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Shaw House

An important example of an early symmetrical H-plan Elizabethan mansion.

Church Road, Shaw, Newbury, Berkshire, RG14 2DR

Shaw House gates

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History

Accessibility
  • Large font signs and leaflets
  • Accessible parking
  • Wheelchair ramps/routes
  • Accessible toilets
  • Guide dogs welcome
Visit the house's website
for the latest information.

The story of Shaw House begins with the Dolman family, and their ambitions to move from industry into the realms of the landed gentry. They are thought to have originally come from Pocklington in Yorkshire, settling in Newbury in the 15th century. Here their fortune was made in the cloth industry, a highly prosperous profession of the period. Thomas Dolman was keen to establish his family’s position within the landed classes both by purchasing property and building a new house to show off his status. This move into property and land was well-timed as it coincided with the beginning of a decline in the cloth industry in England. Contemporary documents refer to the clothiers of Newbury retiring to their country estates “causing persons to live idly”.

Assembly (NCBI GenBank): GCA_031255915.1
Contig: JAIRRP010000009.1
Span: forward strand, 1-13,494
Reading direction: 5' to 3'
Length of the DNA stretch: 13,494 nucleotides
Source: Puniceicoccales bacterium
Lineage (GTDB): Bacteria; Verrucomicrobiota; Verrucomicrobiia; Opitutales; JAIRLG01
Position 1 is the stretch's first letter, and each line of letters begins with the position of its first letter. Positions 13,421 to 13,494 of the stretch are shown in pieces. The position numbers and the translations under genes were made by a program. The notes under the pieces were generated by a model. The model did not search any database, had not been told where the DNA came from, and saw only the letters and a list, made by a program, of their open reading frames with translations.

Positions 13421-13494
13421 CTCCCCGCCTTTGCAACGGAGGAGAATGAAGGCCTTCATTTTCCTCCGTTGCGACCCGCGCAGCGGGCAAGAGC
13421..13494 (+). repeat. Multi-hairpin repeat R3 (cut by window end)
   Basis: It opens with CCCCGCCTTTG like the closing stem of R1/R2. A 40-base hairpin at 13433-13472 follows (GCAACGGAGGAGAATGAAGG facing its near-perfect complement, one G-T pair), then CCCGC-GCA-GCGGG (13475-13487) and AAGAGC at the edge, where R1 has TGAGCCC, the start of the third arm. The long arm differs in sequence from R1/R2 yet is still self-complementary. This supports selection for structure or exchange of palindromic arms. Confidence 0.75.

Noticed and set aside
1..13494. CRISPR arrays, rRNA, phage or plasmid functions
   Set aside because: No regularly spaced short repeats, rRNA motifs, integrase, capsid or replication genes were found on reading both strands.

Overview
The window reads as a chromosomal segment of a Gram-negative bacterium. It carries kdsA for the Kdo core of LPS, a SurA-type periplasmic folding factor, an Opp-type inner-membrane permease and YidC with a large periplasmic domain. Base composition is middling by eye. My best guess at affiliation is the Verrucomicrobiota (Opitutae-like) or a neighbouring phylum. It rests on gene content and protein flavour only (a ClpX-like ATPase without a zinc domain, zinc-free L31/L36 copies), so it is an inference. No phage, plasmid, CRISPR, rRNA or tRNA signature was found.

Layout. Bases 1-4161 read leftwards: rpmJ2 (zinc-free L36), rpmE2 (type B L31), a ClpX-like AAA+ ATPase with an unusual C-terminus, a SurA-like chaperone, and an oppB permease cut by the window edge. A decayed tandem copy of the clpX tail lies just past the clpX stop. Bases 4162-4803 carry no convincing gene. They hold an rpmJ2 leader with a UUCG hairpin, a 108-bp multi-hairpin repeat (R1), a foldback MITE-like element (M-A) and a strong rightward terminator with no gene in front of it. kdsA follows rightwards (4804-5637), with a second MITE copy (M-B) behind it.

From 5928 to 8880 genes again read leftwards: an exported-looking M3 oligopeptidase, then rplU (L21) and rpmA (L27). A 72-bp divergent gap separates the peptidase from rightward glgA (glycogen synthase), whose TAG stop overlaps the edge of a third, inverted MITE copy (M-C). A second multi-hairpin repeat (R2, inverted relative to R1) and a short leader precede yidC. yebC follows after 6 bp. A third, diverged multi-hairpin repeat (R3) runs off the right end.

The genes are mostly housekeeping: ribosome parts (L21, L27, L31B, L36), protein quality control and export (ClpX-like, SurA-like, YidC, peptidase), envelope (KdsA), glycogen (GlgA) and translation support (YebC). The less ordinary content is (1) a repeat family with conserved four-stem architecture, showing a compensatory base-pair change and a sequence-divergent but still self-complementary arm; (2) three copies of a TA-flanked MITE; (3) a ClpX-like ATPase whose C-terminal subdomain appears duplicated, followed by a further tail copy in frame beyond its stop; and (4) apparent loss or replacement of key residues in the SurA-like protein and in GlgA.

In 1554 Dolman bought the manor house at Shaw and most of its land2 from the Crown for the sum of £600. When he died in 1575 the manors of Shaw and Speen were left to his second son, also called Thomas. His eldest son, John had already received a manor to the north-west of Newbury at the time of his marriage, but he successfully contested the will and consequently acquired Shaw. However, in 1577 Thomas Dolman II bought out the rights to Shaw from his elder brother and within four years he had completed his new manor house at Shaw.

Accessibility
  • Large font signs and leaflets
  • Accessible parking
  • Wheelchair ramps/routes
  • Accessible toilets
  • Guide dogs welcome
Visit the house's website
for the latest information.

Shaw House garden

Read the full history here...

Thomas Dolman II (1543-1622) was thirty-five when he inherited the Manor of Shaw. At this time, the grandest houses were built by royalty, aristocrats and great statesmen, but not far behind them was a new class of successful self-made men...